Insulin-induced hypoglycaemia increases metabolism and peripheral chemoreceptor gain in anaesthetised rats

Bin-Jaliah, Ismaeel and Maskell, Peter D and Kumar, Prem (2004) Insulin-induced hypoglycaemia increases metabolism and peripheral chemoreceptor gain in anaesthetised rats. In: Away Day of The Centre for Cardiovascular Sciences, The University Of Birmingham, 17 September 2004, The Centre for Cardiovascular Sciences, The University Of Birmingham, Birmingham, England, UK.

[img]
Preview
PDF
Bin-Jaliah et al. 2004c.pdf

Download (21kB) | Preview
Official URL | رابط موقع المجلة: https://www.birmingham.ac.uk/research/activity/car...

Abstract|ملخص البحث

Background. Alveolar ventilation rises in proportion with increasing metabolic rate such that alveolar, and hence arterial PCO2 are maintained essentially constant. This homeostatic mechanism is crucial in the maintenance of cardiorespiratory function. The mechanism by which ventilation is coupled so precisely to metabolism, however, remains unclear. One possible mechanism might be an augmentation of peripheral chemoreceptor gain during hypermetabolism e.g., exercise. We showed, recently that insulin-induced hypoglycaemia increases ventilation in a carotid body-dependent manner due to the associated increase in metabolic rate. In this study we evaluated chemoreceptor sensitivity to PCO2 during elevated metabolism. Methods. Adult Wistar rats (300-350 g, n=8) were anaesthetized (urethane; 650 mg kg-1; I.V.), vagotomized, paralysed (pancuronium bromide; 3 mg kg-1, I.V.) and artificially ventilated with O2-enriched air. Phrenic nerve activity was recorded to derive an index of ventilation. The level of artificial pulmonary ventilation (VE) was measured from integrated tracheal airflow. Altering the degree of artificial ventilation varied the PaCO2 and thus both metabolic hyperbolae (effect of VE upon PaCO2) and CO2 chemosensitivity (effect of PaCO2 upon phrenic activity) could be assessed simultaneously. Hypoglycaemia was induced with an insulin infusion (0.4 U Kg-1 min-1, I.V.). Data are expressed as means ± S.E.M. and significance (P < 0.05) tested with paired t-test. Results. Insulin infusion lowered blood glucose to 3.37 ± 0.12 mmol L-1. This hypoglycaemia was associated with significant hypokalaemia. Hypoglycaemia induced an increase in metabolism as demonstrated by a significant elevation of the PaCO2 by 4.6 ± 1.2 mmHg at a fixed (euglycaemic, eucapnic) level of VE. CO2 chemosensitivity was increased by more than two-fold (from 1.33 ± 0.13 to 3.31 ± 0.28 V min-1 kg-1 mmHg-1). This elevation was mediated via an increase in the inspiratory drive component of each breath with no change in the timing component. A conversion and normalisation procedure was then employed to the units of ventilation obtained and the normalized mean hyperbolae and linear CO2 sensitivities showed that PaCO2 remained unchanged during hypoglycaemia from the basal setting of 40 mmHg. Conclusions. These results demonstrate that hypermetabolism during insulin-induced hypoglycaemia is associated with an increase of CO2 chemosensitivity which may be important for the maintenance of eucapnia and arterial pH during mild to moderate exercise.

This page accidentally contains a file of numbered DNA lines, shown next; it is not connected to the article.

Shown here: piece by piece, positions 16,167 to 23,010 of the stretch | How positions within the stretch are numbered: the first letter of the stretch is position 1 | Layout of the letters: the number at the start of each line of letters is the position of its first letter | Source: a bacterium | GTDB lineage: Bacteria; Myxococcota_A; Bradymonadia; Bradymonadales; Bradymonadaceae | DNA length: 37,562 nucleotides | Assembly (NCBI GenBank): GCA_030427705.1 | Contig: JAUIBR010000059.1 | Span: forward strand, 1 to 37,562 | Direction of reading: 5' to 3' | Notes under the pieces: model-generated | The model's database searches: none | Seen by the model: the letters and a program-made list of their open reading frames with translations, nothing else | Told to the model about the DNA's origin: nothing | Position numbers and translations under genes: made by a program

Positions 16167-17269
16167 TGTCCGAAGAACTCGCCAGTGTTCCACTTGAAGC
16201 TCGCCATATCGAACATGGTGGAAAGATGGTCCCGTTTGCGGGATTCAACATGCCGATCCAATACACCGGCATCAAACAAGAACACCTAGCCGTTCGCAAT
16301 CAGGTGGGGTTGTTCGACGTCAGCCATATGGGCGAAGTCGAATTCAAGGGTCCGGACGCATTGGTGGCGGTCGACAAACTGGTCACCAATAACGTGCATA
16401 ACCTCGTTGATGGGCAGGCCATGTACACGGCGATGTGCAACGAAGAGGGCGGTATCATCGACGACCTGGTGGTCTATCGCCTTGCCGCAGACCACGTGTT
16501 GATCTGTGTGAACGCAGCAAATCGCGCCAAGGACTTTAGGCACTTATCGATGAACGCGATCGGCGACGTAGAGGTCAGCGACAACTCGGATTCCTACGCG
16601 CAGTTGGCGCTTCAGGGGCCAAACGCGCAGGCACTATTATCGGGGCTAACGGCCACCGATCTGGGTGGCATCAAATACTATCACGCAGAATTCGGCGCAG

Item Type|تصنيف النتاج العلمي: Conference or Workshop Item | مؤتمرات وورش عمل (Poster)
Subjects | مجال موضوع النشر: Medicine and Surgery
Biology
Divisions | الكلية: College of Medicine > Physiology
Depositing User: Prof. Ismaeel Bin-Jaliah
Date Deposited: 04 Mar 2019 09:25
Last Modified: 04 Mar 2019 09:25
URI: http://eprints.kku.edu.sa/id/eprint/4085

Actions (login required)

View Item | استعراض View Item | استعراض